What is the core purpose behind HSTRY and bringing Nas on to the project?
The core purpose: to help Nas create a foundation for his brand. The HSTRY brand name didn’t exist prior to our partnership. It was created after we got a better pulse on what the brand was about and where Nas wanted it to go. It is going to be a monster.
Does HSTRY pave the way for future collaborations with other artists?
This partnership is definitely one-of-a-kind. Nas is a king. I do think it will display Grungy Gentleman’s capabilities to other artists and athletes who are looking to make their own unique mark in menswear. Feel very humbled and blessed for that.
“To help Nas create a foundation for his brand. The HSTRY brand name didn’t exist prior to our partnership. It was created after we got a better pulse on what the brand was about and where Nas wanted it to go.”
Jace Lipstein speaks about the core purpose behind HSTRY and bringing Nas on to the project
Hip-Hop and Fashion…
What are your thoughts on menswear’s fascination with hip-hop and vice versa?
“Snapbacks and tattoos. Nice whips, fly chicks, all that cause cash rules.”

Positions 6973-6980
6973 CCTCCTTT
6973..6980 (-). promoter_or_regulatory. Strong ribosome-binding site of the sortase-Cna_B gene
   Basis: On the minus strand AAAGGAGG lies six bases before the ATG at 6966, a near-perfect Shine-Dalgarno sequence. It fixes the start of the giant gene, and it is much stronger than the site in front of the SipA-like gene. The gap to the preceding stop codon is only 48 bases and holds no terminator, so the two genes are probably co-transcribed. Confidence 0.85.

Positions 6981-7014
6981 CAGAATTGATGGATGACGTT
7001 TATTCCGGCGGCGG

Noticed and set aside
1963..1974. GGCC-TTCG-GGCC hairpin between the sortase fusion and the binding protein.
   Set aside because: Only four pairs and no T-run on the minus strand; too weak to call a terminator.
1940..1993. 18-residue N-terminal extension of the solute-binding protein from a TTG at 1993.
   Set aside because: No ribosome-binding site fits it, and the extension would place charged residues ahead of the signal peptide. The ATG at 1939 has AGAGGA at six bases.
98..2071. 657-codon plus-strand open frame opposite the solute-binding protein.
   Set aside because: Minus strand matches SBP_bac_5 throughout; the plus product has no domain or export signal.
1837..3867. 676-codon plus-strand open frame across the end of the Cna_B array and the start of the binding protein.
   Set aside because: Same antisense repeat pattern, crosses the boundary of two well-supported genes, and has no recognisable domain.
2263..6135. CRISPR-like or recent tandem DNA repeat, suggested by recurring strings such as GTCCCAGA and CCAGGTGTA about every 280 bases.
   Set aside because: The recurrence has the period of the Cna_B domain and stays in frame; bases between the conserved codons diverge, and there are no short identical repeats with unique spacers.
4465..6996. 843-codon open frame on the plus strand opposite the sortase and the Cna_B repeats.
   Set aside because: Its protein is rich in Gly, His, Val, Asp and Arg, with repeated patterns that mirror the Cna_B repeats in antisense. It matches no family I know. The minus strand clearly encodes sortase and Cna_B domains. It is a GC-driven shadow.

Is it purely coincidental or are there deeper similarities between the two worlds?
Both are appearance businesses, forms of expression and used in everyday life. I once was asked by GQ India, “What is the most American menswear accessory in the industry?” My reply, “Hip-hop.”
How does the collaboration between Nas and HSTRY differ from the long history of rapper-endorsed fashion partnerships?
HSTRY is rad because Nas isn’t just slapping his name on something. He was involved in selecting leather and silhouettes for the collection, among other steps throughout the process. This brand was started from scratch. Hip-hop artists are wearing luxury brands like Balenciaga and Tom Ford. HSTRY is that cross between luxury and street.
Sportswear — and a fascination with streetwear and techwear — has been creeping into men’s fashion over the past few years. What are your thoughts on this “trend”?
Well sportswear is believable. Real guys wear it. I categorize fashion into two categories; believable and playful. Although I respect playful and at times can be the driving force for keeping our industry innovative, believable garments are what sells.
What was the thought process behind manufacturing the goods in the USA?
I thought it was important to keep it close to home so we could keep an eye on quality, but we source globally for the best materials out there. Our leather is all from Torino, Italy and all ribbing is cashmere-wool. We want HSTRY’s excellence to be in line with respected international brands like Givenchy or Balmain but made right here in the USA.
“Both are appearance businesses, forms of expression and used in everyday life. I once was asked by GQ India, ‘What is the most American menswear accessory in the industry?’ My reply, ‘hip hop.’”
Jace Lipstein speaks about the similarities between menswear and hip hop